Now is the time to wake up.

I first met Truth Champion at Sotheby's in Central London, nowhere near where the third terror attack occurred – Mayfair is no soft target.

I had been there once a couple years before to interview a Russian artist about bringing contemporary works from Moscow to sell in London. We spoke for three hours, ate gorgeous pastries, and soon, I had fallen in love.

Truth Champion was a cultural critic who I would not fall in love with. Critiquing culture seemed both pompous and lazy, and I was more of a solution driven idealist big on empathy and self-righteousness.

But Truth Champion was familiar with the work of a group called Desearch Repartment, who I was interested in, because they were exploring identity founded in our digital spaces and I was equally sure that they were some kind of cult.

When I saw what Truth Champion walked in wearing I immediately regretted my decision to show up.

TC: It’s called creative fascism, darling.

CC: That outfit is destroying fond memories of this café.

TC: What about?

CC: About art overcoming adversity.

TC: Sounds like a Pepsi commercial.

CC: Well then Pepsi owes me money, which is not why we’re here. Tell more more about Desearch Repartment. I read your piece about the new Facebook they’re creating.

TC: If Facebook is the United States of online citizenry, then the State of Exceptional Webnation would be the neoliberal ISIS.

CC: Right. The future of social media. I signed up. I liked how my identity is anonymous and I felt more in control of the content that I was producing. Maybe a system like this is a way forward in the true democratisation of data.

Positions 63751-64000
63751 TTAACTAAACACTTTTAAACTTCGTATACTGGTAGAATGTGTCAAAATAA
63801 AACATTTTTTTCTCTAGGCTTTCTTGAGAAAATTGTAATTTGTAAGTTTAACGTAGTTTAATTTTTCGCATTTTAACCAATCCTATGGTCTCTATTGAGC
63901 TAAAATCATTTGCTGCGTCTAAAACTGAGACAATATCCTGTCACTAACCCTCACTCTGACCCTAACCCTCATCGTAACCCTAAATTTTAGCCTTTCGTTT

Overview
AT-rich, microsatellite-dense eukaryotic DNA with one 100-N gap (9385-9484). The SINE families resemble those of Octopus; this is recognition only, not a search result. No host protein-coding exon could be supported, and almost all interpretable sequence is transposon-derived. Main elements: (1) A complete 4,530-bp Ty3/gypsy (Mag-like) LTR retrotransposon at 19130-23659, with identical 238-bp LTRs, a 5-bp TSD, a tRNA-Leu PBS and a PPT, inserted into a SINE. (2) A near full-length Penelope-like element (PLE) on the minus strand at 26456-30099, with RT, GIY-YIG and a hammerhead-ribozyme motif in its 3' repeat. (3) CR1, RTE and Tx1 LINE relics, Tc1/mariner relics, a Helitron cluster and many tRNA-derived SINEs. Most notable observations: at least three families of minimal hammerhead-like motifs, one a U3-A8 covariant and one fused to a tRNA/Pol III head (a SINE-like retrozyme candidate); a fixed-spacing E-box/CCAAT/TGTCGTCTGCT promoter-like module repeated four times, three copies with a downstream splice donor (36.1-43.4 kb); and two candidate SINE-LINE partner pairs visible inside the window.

TC: That’s a bit way off.

CC: Excuse me?

TC: What the State of Exceptional really does is make all users slaves to the State with corporate sponsorship and complete loss of control of identity, encouraging self-surveillance and the trade of your personal data.

CC: So it is Facebook and like Facebook it comes with that smokescreen of trust through superficiality.

TC: But you’ll eventually become a hologram. Your data will be imprisoned in a nanobot, inside your clone, your DNA archive.

CC: Desearch Repartment are terrorists then.

TC: We already have to perform at this kind of durational extent in order to make ourselves into brand products to create capital for corporations. We do this constantly in order to survive neoliberal capitalism.

CC: Desearch Repartment thinks neoliberal capitalists are the terrorists.

TC: They think neoliberal capitalism is in direct conflict to what democracy is and that we have no say in the structures that define it. Did you get a vote in Facebook?

CC: No.

TC: Me neither. You should try a Desearch Repartment YAGA class. It will make you more, let’s say, acclimatised. More disciplined. And yet flexible.

CC: It looks like yoga. I smoke cigarettes and date sociopaths: I don’t do things that are good for me.

TC: But it will help you understand your true potential under Neo-Lived Realism. It really will!  

CC: You mean my potential to drink the Kool-Aid and live as a Desearch Repartment superfan like you?

TC: Your potential to be a terrorist.

CC: Or a prisoner.

TC: Exactly! The poses you hold in your YAGA class are the poses that they hold in Guantanamo Bay. It’s like one day you’re doing yoga and then, bam, the next you’re in prison.

CC: Am I an extremist?

TC: That depends who's in control and whether or not you’re being a good nanobot creating capital.

CC: I just want to be happy.

TC: That should not be your goal. You are fuelling neoliberal capitalism, which is to cut off ethics, morals and community, even having any philosophical thought. You’d be better off being depressed.

CC: I’m already depressed, so what comes next?

TC: Think fast, die less.